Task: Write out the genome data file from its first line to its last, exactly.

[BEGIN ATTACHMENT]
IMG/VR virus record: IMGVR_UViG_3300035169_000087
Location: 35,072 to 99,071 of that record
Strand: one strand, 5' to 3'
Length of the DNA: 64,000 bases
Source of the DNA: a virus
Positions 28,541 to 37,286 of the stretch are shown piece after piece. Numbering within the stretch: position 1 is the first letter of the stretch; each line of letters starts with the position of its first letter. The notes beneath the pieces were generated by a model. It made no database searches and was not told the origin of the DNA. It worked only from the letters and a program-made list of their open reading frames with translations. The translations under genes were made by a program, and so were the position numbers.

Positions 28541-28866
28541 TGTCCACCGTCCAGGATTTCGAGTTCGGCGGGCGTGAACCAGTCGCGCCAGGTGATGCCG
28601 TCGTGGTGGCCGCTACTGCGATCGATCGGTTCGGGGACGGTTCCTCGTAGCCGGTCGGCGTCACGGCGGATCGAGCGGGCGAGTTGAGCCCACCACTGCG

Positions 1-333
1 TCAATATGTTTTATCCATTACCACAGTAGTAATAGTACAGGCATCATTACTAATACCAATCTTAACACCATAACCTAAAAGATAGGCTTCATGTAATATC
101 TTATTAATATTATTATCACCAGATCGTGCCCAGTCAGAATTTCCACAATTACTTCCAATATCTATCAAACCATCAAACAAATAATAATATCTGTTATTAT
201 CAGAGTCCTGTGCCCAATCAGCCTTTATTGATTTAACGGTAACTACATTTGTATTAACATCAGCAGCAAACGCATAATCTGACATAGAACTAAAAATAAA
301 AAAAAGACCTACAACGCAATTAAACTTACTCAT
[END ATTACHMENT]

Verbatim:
IMG/VR virus record: IMGVR_UViG_3300035169_000087
Location: 35,072 to 99,071 of that record
Strand: one strand, 5' to 3'
Length of the DNA: 64,000 bases
Source of the DNA: a virus
Positions 28,541 to 37,286 of the stretch are shown piece after piece. Numbering within the stretch: position 1 is the first letter of the stretch; each line of letters starts with the position of its first letter. The notes beneath the pieces were generated by a model. It made no database searches and was not told the origin of the DNA. It worked only from the letters and a program-made list of their open reading frames with translations. The translations under genes were made by a program, and so were the position numbers.

Positions 28541-28866
28541 TGTCCACCGTCCAGGATTTCGAGTTCGGCGGGCGTGAACCAGTCGCGCCAGGTGATGCCG
28601 TCGTGGTGGCCGCTACTGCGATCGATCGGTTCGGGGACGGTTCCTCGTAGCCGGTCGGCGTCACGGCGGATCGAGCGGGCGAGTTGAGCCCACCACTGCG

Positions 1-333
1 TCAATATGTTTTATCCATTACCACAGTAGTAATAGTACAGGCATCATTACTAATACCAATCTTAACACCATAACCTAAAAGATAGGCTTCATGTAATATC
101 TTATTAATATTATTATCACCAGATCGTGCCCAGTCAGAATTTCCACAATTACTTCCAATATCTATCAAACCATCAAACAAATAATAATATCTGTTATTAT
201 CAGAGTCCTGTGCCCAATCAGCCTTTATTGATTTAACGGTAACTACATTTGTATTAACATCAGCAGCAAACGCATAATCTGACATAGAACTAAAAATAAA
301 AAAAAGACCTACAACGCAATTAAACTTACTCAT